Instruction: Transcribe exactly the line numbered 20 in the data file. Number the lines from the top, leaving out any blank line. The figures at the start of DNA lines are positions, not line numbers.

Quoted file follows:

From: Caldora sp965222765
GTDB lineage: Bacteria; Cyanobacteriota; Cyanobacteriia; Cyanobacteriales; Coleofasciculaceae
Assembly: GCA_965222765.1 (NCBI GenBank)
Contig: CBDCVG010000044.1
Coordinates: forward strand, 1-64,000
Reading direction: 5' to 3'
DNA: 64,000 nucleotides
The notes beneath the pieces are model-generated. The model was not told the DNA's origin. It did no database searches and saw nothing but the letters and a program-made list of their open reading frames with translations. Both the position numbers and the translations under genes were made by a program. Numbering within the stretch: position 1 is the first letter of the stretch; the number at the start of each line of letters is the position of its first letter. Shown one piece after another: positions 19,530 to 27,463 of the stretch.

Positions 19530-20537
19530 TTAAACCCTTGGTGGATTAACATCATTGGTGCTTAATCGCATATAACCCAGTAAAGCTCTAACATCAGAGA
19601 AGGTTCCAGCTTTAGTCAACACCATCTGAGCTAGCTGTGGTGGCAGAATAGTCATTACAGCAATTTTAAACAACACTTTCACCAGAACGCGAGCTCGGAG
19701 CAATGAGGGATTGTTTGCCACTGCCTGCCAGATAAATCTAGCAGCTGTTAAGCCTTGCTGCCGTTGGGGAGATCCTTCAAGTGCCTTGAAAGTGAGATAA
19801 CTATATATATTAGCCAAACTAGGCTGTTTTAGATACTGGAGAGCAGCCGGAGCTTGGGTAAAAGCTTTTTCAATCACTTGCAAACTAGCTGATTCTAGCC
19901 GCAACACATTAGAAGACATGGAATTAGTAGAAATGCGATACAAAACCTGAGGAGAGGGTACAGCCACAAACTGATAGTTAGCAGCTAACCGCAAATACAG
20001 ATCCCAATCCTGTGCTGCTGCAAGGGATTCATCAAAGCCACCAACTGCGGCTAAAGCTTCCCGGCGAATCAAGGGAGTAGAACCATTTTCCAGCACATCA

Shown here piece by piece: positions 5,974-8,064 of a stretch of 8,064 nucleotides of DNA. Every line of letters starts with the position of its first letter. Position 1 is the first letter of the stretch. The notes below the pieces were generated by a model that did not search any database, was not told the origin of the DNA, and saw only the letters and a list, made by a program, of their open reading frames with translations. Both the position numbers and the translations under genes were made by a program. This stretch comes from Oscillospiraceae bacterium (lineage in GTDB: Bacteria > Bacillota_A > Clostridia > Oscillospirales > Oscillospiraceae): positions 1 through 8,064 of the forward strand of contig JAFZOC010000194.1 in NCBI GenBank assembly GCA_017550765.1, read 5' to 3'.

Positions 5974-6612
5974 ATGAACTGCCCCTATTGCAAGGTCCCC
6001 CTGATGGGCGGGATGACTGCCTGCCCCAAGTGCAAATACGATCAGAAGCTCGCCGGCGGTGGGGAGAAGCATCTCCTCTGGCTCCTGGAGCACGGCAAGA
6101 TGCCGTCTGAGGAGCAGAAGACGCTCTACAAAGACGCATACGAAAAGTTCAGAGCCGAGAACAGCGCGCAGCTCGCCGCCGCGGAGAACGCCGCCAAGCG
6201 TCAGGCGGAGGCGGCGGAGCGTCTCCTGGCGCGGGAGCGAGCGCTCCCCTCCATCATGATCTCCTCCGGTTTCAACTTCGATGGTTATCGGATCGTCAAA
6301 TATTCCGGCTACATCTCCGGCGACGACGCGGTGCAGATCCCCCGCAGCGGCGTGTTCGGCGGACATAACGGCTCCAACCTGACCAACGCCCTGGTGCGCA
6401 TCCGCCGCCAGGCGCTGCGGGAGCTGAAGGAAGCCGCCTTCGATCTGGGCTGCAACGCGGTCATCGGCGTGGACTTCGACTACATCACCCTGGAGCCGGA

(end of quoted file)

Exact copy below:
6101 TGCCGTCTGAGGAGCAGAAGACGCTCTACAAAGACGCATACGAAAAGTTCAGAGCCGAGAACAGCGCGCAGCTCGCCGCCGCGGAGAACGCCGCCAAGCG